Not sure if you guys heard but the economy kind of sucks. In fact, it's kind of sucked for going on a few years now but many of you would have no idea just how bad it is because the unemployment rate in accounting is so low that all you really need to get a job is a degree and a pulse. Heck, forget the degree, they're even taking DeVry grads these days.
Anyhoo, we've seen countless articles over these lean, frightening years about how great the job market is in accounting, so many that the people who read those kinds of articles in 2008 have already graduated and are flooding the job market as we speak. I spoke to many of these people in my CPA review days, especially in 2009 and 2010, who went back to school for an accounting degree due to making a poor career choice earlier in their lives by becoming realtors, mortgage brokers, bankers or online tabloid writers (oh wait…never mind). Out of a job with little prospects, many of these people decided it would be cool to be an accountant because, well, they like the idea of paying bills and not living out of their cars.
But what's going to happen to all these people piling into accounting because that's where the jobs are in a few years when the economy really turns around? Will they stay? Will they go back to whatever it was they did before? Will they even make it that far?
The tricky thing here is that this industry is not for everyone. As I have said before, I could never do it, even though I like it enough to write about it (writing = right-brained activity/ticking and tying = left-brained activity). I have no desire to do it. I'd be terrible at it and am morally opposed to working any job that sucks out my soul, which seems to be the consensus from many of you. So how many of these refugees from other industries pursuing accounting degrees give up halfway through once they realize bean counting isn't nearly as fun as Sesame Street made it seem and there's a lot more to the job than just learning a few ASCs and knowing what to do with a Schedule C?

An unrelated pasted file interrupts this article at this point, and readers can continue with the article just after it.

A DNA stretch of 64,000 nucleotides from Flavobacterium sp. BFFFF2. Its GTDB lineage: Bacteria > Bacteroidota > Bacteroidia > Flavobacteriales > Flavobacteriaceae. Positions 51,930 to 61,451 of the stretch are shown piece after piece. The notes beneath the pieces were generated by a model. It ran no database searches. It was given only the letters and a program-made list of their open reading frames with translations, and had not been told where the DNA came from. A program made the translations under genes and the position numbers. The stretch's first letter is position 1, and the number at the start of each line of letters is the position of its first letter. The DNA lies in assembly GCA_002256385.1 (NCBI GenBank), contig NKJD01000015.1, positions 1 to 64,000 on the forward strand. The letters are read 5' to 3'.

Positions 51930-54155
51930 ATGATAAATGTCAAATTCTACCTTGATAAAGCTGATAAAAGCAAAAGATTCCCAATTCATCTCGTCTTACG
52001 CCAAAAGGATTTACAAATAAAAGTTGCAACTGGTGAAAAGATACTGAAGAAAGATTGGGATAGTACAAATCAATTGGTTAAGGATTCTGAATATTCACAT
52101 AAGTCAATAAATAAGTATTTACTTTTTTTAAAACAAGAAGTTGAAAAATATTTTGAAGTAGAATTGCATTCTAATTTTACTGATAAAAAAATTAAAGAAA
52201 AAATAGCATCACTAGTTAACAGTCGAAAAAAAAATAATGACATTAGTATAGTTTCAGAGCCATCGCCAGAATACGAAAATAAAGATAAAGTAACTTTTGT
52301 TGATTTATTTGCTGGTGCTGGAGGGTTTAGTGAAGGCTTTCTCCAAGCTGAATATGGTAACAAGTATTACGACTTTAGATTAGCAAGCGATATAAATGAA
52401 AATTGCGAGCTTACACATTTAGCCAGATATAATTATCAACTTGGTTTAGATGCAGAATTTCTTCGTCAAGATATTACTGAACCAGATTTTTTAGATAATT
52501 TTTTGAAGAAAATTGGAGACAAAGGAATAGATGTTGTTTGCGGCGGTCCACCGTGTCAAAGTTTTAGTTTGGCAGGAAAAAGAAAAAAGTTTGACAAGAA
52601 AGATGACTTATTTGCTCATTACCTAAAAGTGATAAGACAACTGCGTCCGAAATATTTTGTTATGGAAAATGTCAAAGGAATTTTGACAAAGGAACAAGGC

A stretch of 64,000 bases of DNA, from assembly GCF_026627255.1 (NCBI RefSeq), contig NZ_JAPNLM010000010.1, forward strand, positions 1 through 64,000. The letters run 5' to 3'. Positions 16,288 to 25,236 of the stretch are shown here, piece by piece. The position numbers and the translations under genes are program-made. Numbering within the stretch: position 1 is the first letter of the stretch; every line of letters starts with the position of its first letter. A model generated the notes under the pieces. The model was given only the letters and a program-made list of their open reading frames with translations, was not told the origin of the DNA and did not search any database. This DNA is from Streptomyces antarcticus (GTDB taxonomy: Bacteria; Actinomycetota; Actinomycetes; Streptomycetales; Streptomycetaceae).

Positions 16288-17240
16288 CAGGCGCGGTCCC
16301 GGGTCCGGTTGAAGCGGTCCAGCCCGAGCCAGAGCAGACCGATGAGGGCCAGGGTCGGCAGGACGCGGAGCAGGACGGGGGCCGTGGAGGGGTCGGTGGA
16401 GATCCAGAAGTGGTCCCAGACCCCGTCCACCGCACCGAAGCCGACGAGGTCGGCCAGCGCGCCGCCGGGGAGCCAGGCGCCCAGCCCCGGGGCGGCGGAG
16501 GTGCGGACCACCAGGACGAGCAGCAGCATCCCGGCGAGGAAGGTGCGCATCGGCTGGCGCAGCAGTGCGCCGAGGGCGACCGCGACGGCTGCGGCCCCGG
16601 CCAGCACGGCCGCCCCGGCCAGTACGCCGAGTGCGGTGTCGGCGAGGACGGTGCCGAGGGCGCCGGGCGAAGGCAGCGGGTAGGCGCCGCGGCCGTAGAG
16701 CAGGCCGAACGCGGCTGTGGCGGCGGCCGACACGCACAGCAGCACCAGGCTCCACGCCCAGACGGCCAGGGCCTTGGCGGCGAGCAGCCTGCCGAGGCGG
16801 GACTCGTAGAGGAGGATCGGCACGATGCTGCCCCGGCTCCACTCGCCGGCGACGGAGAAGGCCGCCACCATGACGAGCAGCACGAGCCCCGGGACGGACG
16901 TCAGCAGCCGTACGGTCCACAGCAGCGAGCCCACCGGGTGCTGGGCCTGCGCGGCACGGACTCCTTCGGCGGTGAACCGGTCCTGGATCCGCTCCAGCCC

Well, the Baltimore Business Journal and the National Association of Colleges and Employers have added yet another "OMG YOU GUYZ THEREZ JOBS IN ACCOUNTING" article to the mix, which is great because obviously there haven't been enough of them over the last FOUR years. If only the economy would just hurry up and get better, everyone could go back to doing what they love and we wouldn't have to read this same article every few weeks:
Here’s a list from the National Association of Colleges and Employers on the top 10 bachelor’s degrees in demand for the Class of 2013:
- Computer and information science
- Business administration/management
- Mechanic engineering
- Management information systems
- Electric engineering
- Computer engineering
- Marketing/marketing management
Now, is there high demand for accountants? Duh. Dodd-Frank alone could keep 75% of you in a job for the next four decades. But accounting cannot employ everyone, plus there's the whole issue of some people not being cut out for this stuff. The CPA exam should keep some of them from doing more than AP clerking it until the economy improves but is the AICPA preparing for this flood of accounting grads bursting forth from higher education as we speak? Does the CPA exam need to be harder to weed out some of these "well screw it I guess I'll become an accountant" people? Do we need to install a border fence to keep them from hopping over on the realtor/mortgage broker/banker side?
Where's the breaking point? There's no way this can go on like this forever, there just aren't enough chairs for all those warm bodies.